Things I have learned from having a daughter in 5th grade.

  1. This is not your son’s fifth grade. Not even close.
  2. However, the way you parented your son when he was ages 2-6 will come in handy for your daughter’s fifth grade.
  3. Fifth grade girls don’t hit with their hands, but they hit. Hard.
  4. Yes, your daughter too. I don’t care who she’s been for the last ten years. She is full of hormones and no longer in control of her body, mind or emotions.
  5. It doesn’t matter how she acts at home. Group think has kicked in and no fifth grader is strong enough to resist it.
  6. Good luck figuring out the truth. When she was little, she spoke full truth or full lie. Now she lives firmly in the gray area, embroidering her stories with perceptions, assumptions, exaggerations. Sometimes, this will leave your family howling laughing. And sometimes—almost always after you have moved heaven and earth to set up a parent-teacher-principal meeting to demand an explanation—she will concede “Well, that was the way it made me feel.”
  7. Not all teachers are equipped to handle this. They will need your patience, your permission and your help. They may think you haven’t noticed that shrieking harpy is now a facet of your daughter’s personality. The earlier you let her know that you see truth, the easier it will be to cage the harpy.
  8. Not all moms are equipped to handle this. There are a lot of reasons for this—denial, defense, deflection, among others. Moms who haven’t walked in truth the first five years you’ve known them at school are not going to wake up one morning and see. It is not your job to help them see. Fifth grade is where Mom’s Nights Out go to die.
  9. It is past time to transition away from words as your primary form of discipline. It was never a good idea, but now it’s malpractice. Words are not a consequence. Fifth graders figure out that words just have to be endured. 9th graders see words as a challenge. YOU NEED TO GET IN FRONT OF THIS. Actions are consequences. You should clear a secret space high among the shelves in your closet for all the stuff you are going to take away from your fifth grade daughter.
  10. Somewhere along the year, your girl will outwit you. When your son did it, he thought it was funny and then apologized. When she does it, she will file it away as R&D. If she’s still got a smidge of sugar and spice left, she will remind you constantly that she “got you”. If she never brings it up again, you should know she is laying strategic groundwork to own you in ways explicit and implicit for the next 7 years. At this point, her dad is already a casualty. You are the last stand. Train accordingly.
  11. Finally, if you haven’t started talking about sisterhood to your daughter, you are behind the game. In fifth grade, girls want to be friends with other girls. The problem is that they still think this has to happen in pairs. They leave their friends they have had for years and cleave to new friends. You can see how this sucks. Sisterhood is the answer.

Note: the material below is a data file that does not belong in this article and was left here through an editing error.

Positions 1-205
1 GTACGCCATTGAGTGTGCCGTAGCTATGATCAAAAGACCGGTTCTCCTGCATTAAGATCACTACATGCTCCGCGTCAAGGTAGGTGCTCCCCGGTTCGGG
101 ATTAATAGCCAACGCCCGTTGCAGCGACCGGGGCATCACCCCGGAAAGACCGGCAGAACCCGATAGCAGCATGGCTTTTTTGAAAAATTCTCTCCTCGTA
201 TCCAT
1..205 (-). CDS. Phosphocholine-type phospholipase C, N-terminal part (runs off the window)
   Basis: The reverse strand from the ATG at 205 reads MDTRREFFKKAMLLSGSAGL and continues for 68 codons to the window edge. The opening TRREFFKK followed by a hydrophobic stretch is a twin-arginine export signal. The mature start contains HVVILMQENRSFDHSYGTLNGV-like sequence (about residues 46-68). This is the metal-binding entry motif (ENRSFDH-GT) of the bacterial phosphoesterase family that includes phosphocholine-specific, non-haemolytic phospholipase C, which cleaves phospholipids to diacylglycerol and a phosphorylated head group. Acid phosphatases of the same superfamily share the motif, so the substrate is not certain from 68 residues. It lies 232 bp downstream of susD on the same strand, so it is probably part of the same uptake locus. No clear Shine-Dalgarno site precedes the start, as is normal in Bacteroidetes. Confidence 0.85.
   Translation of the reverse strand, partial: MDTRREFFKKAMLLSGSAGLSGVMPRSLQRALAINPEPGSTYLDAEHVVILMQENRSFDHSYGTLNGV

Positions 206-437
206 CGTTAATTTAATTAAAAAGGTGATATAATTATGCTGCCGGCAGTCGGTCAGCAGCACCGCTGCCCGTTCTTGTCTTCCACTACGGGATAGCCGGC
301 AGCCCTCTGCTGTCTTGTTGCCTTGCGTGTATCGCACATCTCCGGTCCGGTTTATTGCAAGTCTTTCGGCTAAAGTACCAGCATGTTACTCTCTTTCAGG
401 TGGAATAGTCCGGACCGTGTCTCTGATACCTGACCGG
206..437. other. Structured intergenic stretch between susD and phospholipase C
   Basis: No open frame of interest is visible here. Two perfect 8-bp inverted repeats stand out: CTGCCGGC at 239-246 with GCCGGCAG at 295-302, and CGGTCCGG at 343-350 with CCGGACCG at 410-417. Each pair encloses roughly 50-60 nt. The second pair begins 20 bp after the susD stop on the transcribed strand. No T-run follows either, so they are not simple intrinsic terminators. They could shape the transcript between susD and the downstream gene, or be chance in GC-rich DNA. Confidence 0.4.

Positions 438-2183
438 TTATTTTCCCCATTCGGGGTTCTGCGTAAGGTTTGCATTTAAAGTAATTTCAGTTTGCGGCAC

Enjoy your summer, moms of fourth grade daughters.

Then fasten your seatbelts. It’s going to be a bumpy year.  

5 thoughts on “Things I have learned from having a daughter in 5th grade.

  1. Oh so well written, accurate, and FUNNY! My daughter is now 36. She’s fine😀. But honestly? Sixth grade was worse than fifth. Maybe it’s just 36 years later and kids have gotten older faster. But take heart ! Seventh grade was much easier Because volleyball basketball and softball took up all her time—And of course mine too but it was far better than tears, anxieties, and shouting. Maybe summer will be better🙏🏽

  2. So true! 6th grade was another form of hell with even more hormones and cliques. Girls can be very vicious especially to each other and heaven forbid when you are different in any way. We will start 7th grade next school year and I hope that we will see improvements. Some days dealing with hormones and moods makes me long for toddler years that seem so simple now.

  3. Ah yes, as the father of the author, once a fifth grade terror, I recall the chaos. Her favorite retort to anything, “whatever!” It’s nice to see her cop to the issues, God has an advanced sense of humor!
    I loved my once and memorable 5th grader, and I love her 5th grader. I coped by skimming the good stuff and letting Mom deal with the the grind. And yes, they both own me and my pocket book – even so many yrears later.

  4. Oh sister… this resonated DEEPLY. Sometimes I feel so unequipped for her. I talk to her all the time about what sisterhood means as I have been greatly blessed by a tribe of women who support me. So she sees what it means, and she is such an amazing girl. But at school? The calls and emails I get… so crazy. I am grateful there are other moms with their eyes open. But to the moms with their eyes closed…. OPEN THEN UP BEFORE ITS TOO LATE. Our daughters are shaping themselves into who they are going to be. We have a duty to be there shield and their greatest teacher.

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